Stomp n Shake is changing the way cheerleading is performed in the United States and elsewhere, often to the dismay of many cheerleading coaches, cheerleaders, and fans who very much prefer that cheerleading remain the way it is.  However, the influence of such movies as the Bring It On cheerleader series (five movies from 2000-2009) and the posting of videos on YouTube — along with the desire of cheerleading squads to be cutting edge and “hip”– have already influenced the performance styles of some more “traditional” cheerleading squads.  It will be interesting to see whether Stomp n Shake cheerleading will also increase the acceptance in mainstream cheerleading for cheerleaders whose physical builds  are different than those of the typical cheerleader in the past and the present.

Azizi Powell earned a B.A. in sociology from Upsala College, East Orange New Jersey.  She is a retired health & human services administrator, a mother and grandmother, and a free lance artist (African storyteller).  She curates two cultural websites Cocojams and Jambalayah.  For more information and videos on Stomp n Shake cheerleading, click here.

Trigger warning: this post contains examples of negative comments used in attempts to rhetorically negate the evidence of Ragen’s physical abilities, and they may be upsetting or triggering for some readers.


Society hides people like me – fat, healthy people.  We don’t fit into the popular misconception that you can look at somebody and tell how healthy they are, we don’t make the diet industry any money, and we won’t just loathe ourselves like they want us to. I’ve found that when people are faced with a real live healthy fat person they often try to solve their cognitive dissonance. Sometimes they do this by just calling us liars, as in this comment from a total stranger on my blog:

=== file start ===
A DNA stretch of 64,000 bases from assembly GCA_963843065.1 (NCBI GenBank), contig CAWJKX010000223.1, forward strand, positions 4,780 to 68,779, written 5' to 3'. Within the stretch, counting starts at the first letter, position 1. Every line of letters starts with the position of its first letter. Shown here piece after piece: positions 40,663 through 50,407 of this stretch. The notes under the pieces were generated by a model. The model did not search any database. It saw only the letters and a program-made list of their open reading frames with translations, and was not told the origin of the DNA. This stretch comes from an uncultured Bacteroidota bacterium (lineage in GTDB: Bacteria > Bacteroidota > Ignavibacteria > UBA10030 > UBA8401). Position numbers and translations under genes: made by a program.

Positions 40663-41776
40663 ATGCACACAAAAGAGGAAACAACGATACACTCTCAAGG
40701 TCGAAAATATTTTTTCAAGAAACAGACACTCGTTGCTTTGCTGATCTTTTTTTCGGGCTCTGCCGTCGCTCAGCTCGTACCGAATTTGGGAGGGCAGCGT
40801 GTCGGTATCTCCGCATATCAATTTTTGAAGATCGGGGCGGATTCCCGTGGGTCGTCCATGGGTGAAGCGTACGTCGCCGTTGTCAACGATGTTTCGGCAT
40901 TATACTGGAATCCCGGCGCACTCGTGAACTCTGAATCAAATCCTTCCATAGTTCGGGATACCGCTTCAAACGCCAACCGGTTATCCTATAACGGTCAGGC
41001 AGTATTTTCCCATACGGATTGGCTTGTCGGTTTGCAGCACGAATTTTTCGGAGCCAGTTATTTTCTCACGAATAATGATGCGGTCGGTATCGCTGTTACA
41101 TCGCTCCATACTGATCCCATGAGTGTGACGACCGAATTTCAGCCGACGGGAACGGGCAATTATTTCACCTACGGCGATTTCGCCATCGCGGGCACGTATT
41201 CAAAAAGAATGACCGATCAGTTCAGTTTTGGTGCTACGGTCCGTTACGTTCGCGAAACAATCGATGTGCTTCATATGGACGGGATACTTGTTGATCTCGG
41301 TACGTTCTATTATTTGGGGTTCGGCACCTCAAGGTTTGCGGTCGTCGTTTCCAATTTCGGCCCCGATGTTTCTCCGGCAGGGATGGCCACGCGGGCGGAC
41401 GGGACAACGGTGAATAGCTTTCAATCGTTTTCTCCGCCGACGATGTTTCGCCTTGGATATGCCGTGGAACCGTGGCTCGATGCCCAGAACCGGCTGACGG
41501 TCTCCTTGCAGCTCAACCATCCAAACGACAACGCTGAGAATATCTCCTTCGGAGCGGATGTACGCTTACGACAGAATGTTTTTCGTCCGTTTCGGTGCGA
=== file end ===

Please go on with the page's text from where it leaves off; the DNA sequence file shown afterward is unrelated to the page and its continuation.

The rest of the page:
5’4 and 280 pounds is not healthy and you’re just deluding yourself if you think it is. There is no way that you can work out the way you say you do and eat the way you say you do and still be that fat.  You are not healthy and you need to get real, stop gorging yourself and get to the gym.

Sometimes they use the VFHT (Vague Future Health Threat). This occurs when people try to convince me that it’s less likely that I’m fat and healthy and more likely that they are psychic and that my “fat will catch up with me someday.”  My fat’s already here.  What is there to catch up with me – my healthy eating?  My exercise?  My numbers, strength, stamina and flexibility in the top 5% of the country?  For the record I know plenty of old, healthy fat people, but even if I’m wrong I still feel that I’m making the right choice.